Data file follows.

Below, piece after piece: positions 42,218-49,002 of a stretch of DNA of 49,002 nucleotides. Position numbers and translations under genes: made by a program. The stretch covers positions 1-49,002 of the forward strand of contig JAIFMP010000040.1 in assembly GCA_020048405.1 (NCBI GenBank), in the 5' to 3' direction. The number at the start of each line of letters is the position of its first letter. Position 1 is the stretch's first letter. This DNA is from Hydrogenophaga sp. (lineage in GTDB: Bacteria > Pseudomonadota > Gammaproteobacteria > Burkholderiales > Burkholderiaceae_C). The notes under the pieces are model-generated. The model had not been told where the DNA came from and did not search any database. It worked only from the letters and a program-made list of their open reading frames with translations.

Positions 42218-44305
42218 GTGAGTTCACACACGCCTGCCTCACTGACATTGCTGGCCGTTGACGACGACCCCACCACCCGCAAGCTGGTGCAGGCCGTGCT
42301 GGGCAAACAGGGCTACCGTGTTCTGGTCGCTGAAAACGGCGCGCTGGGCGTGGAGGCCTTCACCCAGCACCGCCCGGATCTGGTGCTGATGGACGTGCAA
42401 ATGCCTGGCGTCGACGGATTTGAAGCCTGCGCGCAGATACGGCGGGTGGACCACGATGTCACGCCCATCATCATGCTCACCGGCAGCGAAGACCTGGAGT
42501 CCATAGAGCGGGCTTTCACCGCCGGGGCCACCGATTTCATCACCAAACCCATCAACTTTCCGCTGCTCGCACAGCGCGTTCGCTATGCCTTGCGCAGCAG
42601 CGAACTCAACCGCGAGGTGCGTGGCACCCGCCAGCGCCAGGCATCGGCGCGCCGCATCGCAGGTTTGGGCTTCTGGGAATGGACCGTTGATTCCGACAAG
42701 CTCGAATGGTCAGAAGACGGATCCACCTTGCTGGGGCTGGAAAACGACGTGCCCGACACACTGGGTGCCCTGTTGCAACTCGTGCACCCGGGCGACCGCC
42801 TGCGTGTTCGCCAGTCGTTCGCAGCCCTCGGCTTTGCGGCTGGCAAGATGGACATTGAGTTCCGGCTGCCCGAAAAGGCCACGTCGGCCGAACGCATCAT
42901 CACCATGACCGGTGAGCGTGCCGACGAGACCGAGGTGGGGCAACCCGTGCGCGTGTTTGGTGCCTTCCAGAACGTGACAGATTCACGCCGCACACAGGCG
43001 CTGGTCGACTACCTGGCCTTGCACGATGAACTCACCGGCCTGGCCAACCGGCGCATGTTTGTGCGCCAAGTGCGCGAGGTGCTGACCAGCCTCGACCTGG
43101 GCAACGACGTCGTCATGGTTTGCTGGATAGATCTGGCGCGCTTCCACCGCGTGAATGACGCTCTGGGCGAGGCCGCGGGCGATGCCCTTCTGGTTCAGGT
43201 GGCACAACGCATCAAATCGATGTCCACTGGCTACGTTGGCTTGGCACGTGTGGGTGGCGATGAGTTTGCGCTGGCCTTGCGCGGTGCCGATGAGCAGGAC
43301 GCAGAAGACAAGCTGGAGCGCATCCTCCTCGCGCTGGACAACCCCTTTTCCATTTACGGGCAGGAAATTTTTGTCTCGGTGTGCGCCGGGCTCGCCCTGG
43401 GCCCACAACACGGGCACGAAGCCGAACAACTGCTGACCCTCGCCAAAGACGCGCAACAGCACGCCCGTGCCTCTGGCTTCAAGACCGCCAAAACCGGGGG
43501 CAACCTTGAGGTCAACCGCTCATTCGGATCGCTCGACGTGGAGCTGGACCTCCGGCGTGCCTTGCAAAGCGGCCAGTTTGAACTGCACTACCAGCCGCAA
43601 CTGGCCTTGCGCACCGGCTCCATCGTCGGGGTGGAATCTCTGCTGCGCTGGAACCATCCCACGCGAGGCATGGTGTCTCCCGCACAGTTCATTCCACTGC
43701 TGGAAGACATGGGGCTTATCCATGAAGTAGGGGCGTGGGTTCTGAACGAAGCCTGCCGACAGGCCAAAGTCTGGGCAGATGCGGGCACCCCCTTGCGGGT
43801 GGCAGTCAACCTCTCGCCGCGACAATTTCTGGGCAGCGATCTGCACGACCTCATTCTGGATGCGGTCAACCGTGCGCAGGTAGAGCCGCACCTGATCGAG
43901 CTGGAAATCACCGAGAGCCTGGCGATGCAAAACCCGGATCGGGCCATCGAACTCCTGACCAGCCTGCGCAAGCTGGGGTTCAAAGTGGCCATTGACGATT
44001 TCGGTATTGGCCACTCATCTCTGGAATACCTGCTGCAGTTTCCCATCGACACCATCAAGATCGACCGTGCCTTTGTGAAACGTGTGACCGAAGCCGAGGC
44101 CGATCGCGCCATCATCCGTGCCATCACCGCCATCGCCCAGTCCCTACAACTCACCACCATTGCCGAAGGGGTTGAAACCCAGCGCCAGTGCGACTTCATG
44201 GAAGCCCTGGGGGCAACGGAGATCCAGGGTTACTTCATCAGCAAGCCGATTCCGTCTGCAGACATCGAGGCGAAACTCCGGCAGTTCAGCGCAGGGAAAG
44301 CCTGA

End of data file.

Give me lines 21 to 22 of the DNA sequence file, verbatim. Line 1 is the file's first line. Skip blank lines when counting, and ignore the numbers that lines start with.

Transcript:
44001 TCGGTATTGGCCACTCATCTCTGGAATACCTGCTGCAGTTTCCCATCGACACCATCAAGATCGACCGTGCCTTTGTGAAACGTGTGACCGAAGCCGAGGC
44101 CGATCGCGCCATCATCCGTGCCATCACCGCCATCGCCCAGTCCCTACAACTCACCACCATTGCCGAAGGGGTTGAAACCCAGCGCCAGTGCGACTTCATG